Climate change fuelling harmful pesticide use

Farmer spraying a farm
A farmer spraying his farm. Copyright: S. Kilungu (CCAFS), CC BY-NC-SA 2.0

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  • Researchers assessed how cotton smallholders are adapting to climate change
  • They found increased pesticides use as a strategy for improving resilience
  • The pesticides could increase risk of miscarriage among women farmers, expert says

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[NAIROBI] Smallholder farmers are increasingly using a group of pesticides that are harmful to humans to adapt to climate change, making the need to ban the manufacture, trade and use of these chemicals urgent, a study has found.

The pesticides commonly used by farmers in Zimbabwe and other parts of Sub-Saharan Africa belong to a group of chemicals called endocrine disruptor compounds (EDCs), and include dichlorodiphenyltrichloroethane (DDT), an insecticide banned decades ago by the US.

Pesticides, according to a report by the Africa Development Bank Group, are often toxic to humans. They can contribute to increased risks such as neurological, respiratory, immunologic and reproductive health problems as well as cancer, immune system damage and other sickness in the short term.

“Harmful encounters with pesticides can occur in a number of situations. Most directly, farmers or other agricultural laborers applying these chemicals to crops risk contact via exposed skin and eyes, both of which can absorb chemicals at potentially toxic levels, or through ingestion via the mouth and nose,” the report adds.

“Climate change is increasing farmers’ use of, and exposure to these pesticides.”

Cliff Zinyemba, University of Zimbabwe

The research published in the International Journal of Environmental Research and Public Health last month assessed the relationship between climate change and human health. It looked at the role of climate change in worsening existing health risks associated with exposure to pesticides that disrupt the endocrine system, a series of glands that produce and release chemicals used by the body for essential functions.

“Climate change is increasing farmers’ use of, and exposure to these pesticides. Climate change is resulting in increases in pest populations and the appearance of new pests in agriculture,” says Cliff Zinyemba, the study’s lead author and a lecturer in environmental and occupational health at the University of Zimbabwe.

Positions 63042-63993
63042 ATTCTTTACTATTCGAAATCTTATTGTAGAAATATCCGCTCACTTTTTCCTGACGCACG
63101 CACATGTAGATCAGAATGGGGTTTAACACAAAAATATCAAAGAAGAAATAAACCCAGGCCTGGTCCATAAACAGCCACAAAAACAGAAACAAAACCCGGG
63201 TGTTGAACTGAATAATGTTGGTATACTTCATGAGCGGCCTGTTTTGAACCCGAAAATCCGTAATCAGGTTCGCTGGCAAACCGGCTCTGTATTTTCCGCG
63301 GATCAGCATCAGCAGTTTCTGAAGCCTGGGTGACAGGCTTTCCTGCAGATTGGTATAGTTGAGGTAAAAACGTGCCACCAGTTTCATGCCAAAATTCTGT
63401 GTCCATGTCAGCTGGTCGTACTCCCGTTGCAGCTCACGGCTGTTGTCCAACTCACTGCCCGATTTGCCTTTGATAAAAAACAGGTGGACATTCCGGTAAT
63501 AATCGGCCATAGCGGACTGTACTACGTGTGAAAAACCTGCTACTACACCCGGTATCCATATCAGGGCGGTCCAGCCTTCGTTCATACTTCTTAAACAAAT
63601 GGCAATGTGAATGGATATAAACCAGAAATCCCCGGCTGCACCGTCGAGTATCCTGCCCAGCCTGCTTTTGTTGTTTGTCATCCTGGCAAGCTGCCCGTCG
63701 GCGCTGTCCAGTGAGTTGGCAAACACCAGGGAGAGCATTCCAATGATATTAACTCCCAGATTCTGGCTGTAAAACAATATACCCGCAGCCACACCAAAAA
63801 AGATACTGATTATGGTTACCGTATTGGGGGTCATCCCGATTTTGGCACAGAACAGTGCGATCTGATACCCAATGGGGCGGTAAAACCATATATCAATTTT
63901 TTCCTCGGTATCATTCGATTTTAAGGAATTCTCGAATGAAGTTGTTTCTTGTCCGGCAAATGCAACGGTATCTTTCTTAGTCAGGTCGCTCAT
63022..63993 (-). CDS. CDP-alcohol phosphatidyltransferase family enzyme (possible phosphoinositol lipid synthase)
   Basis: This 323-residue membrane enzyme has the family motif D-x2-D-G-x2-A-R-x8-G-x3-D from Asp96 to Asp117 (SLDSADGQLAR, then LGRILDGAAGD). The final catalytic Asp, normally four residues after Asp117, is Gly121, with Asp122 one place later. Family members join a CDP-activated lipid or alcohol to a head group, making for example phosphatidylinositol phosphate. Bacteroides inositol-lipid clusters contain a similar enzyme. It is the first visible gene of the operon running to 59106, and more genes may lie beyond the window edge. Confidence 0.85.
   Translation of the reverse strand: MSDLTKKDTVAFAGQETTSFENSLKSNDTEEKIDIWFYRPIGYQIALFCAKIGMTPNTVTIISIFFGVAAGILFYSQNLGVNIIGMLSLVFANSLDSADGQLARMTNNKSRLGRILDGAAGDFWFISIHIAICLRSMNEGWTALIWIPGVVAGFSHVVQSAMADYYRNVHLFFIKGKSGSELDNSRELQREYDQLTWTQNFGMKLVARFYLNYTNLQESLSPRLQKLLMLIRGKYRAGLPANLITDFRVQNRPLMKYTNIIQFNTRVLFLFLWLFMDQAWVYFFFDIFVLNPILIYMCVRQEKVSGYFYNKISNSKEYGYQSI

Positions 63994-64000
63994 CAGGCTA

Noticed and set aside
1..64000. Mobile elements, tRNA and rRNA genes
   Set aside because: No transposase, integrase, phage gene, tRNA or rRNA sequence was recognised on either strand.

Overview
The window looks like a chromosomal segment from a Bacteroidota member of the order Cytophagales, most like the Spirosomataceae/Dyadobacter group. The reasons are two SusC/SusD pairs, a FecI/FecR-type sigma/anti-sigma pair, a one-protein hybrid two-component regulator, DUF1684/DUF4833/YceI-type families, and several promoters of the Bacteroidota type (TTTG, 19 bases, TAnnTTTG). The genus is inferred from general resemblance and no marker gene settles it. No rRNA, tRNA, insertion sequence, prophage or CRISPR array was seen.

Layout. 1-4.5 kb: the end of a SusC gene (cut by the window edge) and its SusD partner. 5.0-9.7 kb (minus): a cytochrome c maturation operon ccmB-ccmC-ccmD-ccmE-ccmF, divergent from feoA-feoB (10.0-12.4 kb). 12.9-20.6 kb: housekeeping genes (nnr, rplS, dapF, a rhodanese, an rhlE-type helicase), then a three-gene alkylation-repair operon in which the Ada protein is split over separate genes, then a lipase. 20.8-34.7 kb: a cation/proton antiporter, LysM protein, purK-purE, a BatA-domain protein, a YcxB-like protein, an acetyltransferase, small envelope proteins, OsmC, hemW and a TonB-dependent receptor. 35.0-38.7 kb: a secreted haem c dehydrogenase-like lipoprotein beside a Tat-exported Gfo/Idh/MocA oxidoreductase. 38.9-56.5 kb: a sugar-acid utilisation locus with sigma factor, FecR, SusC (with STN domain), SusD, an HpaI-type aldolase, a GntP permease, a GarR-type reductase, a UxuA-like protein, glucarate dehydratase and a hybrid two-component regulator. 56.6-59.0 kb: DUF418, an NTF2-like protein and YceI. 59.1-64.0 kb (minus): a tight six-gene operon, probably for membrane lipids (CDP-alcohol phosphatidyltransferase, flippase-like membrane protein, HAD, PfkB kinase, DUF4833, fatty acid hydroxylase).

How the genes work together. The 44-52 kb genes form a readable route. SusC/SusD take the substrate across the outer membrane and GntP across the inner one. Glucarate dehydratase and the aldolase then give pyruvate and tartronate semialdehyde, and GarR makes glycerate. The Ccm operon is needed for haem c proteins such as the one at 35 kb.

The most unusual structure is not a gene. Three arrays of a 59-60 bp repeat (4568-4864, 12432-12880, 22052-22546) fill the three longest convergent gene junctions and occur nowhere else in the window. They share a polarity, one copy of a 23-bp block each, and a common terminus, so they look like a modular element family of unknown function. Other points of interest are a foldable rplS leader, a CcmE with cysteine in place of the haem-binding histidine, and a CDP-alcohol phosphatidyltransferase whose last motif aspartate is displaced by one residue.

Researchers assessed how pesticides affect the endocrine system by interviewing 50 Zimbabwean smallholder cotton farmers aged at least 30 years old on their climate change adaptation practices.

The study found that pesticides such as amitraz and endosulfan commonly used by Zimbabwean smallholder cotton farmers have some EDC properties.

“EDCs interfere with the function of hormones,” says Zinyemba. “Hormones are chemical messengers which travel throughout the body coordinating a range of complex bodily functions, including appetite, metabolism, blood pressure, heart rate, reproduction, growth, and development.”

Farmers are resorting to regular pesticide spraying, and are increasing the types of pesticides used seasonally, the study adds. Many farmers are adapting to a shorter growing season by abandoning the practice of destroying and burning cotton stalks after harvesting to control pests and diseases.

“By maintaining the crop from the previous season, farmers have a chance of harvesting something during those seasons when the rains come late,” explains Zinyemba. “However, the major disadvantage of this practice is that crops from the previous season harbour a lot of pests and diseases previously exposed to pesticides. The result is that pesticides are now becoming ineffective as the pests have developed some resistance.”

According to the study, climate change increases farmers’ exposure to health risks from pesticides in many ways. For instance, when pesticides are used in hot weather conditions, they become more volatile and more toxic.

Farmers also change their practices in the field in response to warmer temperatures, adds Zinyemba. For example, drinking water while spraying which increases the risk of oral pesticide exposure.

Negative effects of endocrine disrupting chemicals, he explains, include an increased risk of miscarriage for pregnant women working on farms and problems relating to reproductive development of boys living on farms.

Zinyemba conducted the study while he was a doctoral student at the Centre for Environmental and Occupational Health Research, University of Cape Town, South Africa.
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Cromwel Lukorito, an agrometeorologist and a lecturer at Kenya’s University of Nairobi, says that recent evidence indicates that ECDs are detrimental to wildlife and humans.

“Because these substances do not decay easily, they may therefore, not be metabolised [broken down] or conversely, they may be broken down into more toxic compounds than the parent molecules,” he tells SciDev.Net.

Even substances from these chemical species that were banned decades ago, he explains, remain in high levels in the environment.

Endocrine disruptor pesticides, according to Lukorito, have also been shown to disrupt reproductive and sexual development in humans, and these effects seem to depend on several factors, including gender, age, diet and occupation.

“Age is a particularly sensitive factor. Human foetuses, infants and children show greater susceptibility than adults,” he explains.

This piece was produced by SciDev.Net’s Sub-Saharan Africa English desk.